Court upholds ruling in squabble between 2 sons of U-Haul founder
One of the sons of the founder of U-Haul International Inc. lost an appeal Wednesday against another son of the man who created the iconic vehicle rental company.
According to a Colorado Court of Appeals ruling on the matter, the case centers on two of the 12 children of the late Leonard Shoen, who founded U-Haul at the age of 29 in 1945.
In the 1970s, he lost control of the company during a well-publicized family squabble that led to some of this children taking over the firm, and others fighting a decadeslong battle with the father to win it back.
Just a few years before they did, however, the wife of one of the sons, Sam Shoen, was murdered in the family’s Telluride home in 1990.
The suspicious nature of the murder, which made international news, and the fact that it went unsolved for several years, led to even more rifts between the family, with one side accusing the other of possibly having a hand in it, according to the appeals court ruling.
To help solve it, San Miguel County Sheriff Bill Masters, who has been sheriff of the county since 1980, got the then-popular crime television program “Unsolved Mysteries” to run a segment on the murder, which led to the arrest and conviction of Frank Marquis, who said he accidentally shot the woman during a botched burglary attempt.
In 2007, another television channel, TruTv, did a program called “Tragedy in Telluride,” which featured interviews of family members, including Sam Shoen.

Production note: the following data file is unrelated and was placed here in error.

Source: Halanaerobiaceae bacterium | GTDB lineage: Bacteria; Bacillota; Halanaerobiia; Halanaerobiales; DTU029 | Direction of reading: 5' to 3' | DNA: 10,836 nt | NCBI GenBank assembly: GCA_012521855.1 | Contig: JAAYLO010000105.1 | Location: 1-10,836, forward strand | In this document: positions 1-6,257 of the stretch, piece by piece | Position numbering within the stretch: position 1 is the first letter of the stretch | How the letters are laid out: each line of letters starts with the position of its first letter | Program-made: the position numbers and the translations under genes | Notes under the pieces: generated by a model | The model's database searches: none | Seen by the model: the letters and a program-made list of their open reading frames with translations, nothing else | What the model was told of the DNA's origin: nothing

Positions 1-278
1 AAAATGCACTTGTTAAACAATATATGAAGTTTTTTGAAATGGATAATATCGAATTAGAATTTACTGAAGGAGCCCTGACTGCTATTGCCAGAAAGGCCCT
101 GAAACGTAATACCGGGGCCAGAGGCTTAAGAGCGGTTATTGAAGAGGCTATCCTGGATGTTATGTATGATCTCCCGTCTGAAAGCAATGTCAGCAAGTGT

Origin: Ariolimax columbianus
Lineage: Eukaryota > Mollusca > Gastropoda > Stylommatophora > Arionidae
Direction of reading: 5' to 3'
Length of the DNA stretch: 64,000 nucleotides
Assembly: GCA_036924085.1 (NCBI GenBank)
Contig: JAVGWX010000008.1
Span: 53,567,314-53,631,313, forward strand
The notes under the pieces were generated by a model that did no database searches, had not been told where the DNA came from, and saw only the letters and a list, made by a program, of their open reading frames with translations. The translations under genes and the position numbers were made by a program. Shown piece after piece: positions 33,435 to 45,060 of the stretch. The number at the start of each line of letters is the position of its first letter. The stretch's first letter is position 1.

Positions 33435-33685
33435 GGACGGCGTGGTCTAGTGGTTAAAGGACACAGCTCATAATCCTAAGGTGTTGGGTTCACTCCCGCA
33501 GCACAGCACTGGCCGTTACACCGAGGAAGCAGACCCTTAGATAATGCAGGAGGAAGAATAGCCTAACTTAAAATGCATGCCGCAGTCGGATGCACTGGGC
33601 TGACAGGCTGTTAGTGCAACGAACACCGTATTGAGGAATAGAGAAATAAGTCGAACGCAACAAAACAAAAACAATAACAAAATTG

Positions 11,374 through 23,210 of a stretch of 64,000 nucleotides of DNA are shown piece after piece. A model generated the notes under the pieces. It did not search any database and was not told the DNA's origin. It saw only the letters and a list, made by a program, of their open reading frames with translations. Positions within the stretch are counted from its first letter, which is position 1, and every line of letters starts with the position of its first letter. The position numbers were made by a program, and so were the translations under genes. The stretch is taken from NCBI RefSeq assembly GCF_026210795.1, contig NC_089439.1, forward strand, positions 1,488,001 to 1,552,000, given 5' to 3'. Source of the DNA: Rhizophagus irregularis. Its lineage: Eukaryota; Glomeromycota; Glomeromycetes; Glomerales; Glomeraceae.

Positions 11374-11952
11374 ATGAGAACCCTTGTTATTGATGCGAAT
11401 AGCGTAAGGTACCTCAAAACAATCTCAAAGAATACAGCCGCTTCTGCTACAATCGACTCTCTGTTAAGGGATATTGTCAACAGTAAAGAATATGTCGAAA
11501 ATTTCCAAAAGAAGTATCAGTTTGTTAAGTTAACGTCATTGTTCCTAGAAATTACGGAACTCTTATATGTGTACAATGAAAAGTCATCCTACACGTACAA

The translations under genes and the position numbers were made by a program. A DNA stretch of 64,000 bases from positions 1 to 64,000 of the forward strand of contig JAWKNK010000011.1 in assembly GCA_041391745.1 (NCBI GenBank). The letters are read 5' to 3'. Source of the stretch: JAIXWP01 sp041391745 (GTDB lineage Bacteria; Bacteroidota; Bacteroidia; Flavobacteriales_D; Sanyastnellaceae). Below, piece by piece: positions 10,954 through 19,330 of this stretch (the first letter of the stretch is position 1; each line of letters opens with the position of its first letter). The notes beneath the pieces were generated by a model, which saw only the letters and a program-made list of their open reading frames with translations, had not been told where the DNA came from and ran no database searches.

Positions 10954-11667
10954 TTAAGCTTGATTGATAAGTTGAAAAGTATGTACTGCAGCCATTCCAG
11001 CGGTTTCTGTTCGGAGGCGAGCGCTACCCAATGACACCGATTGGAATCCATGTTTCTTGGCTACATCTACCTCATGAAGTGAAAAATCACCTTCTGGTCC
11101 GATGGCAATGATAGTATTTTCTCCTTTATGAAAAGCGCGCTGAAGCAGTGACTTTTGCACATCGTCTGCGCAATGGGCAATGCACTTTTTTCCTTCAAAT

In the program, Sam Shoen said he still believed the murder wasn’t completely solved and implied that it was staged to implicate him.
He went on to say that other family members were capable of committing such a crime.
That’s when another brother, Mark Shoen, sued Sam Shoen for defamation. Mark Shoen has been part of the initial side of the family that took control of the company from their father.
A San Miguel jury disagreed and ruled in favor of Sam Shoen, saying Mark Shoen couldn’t show any actual damages. The appeals court upheld that ruling.
“Mark (Shoen) contends that the trial court erred in finding that the matter was of public concern and he was a limited purpose public figure and thus applying a higher burden of proof,” the court said.
“We conclude the trial court applied the correct burden of proof because the matter was of public concern, and we need not address the public figure issue.”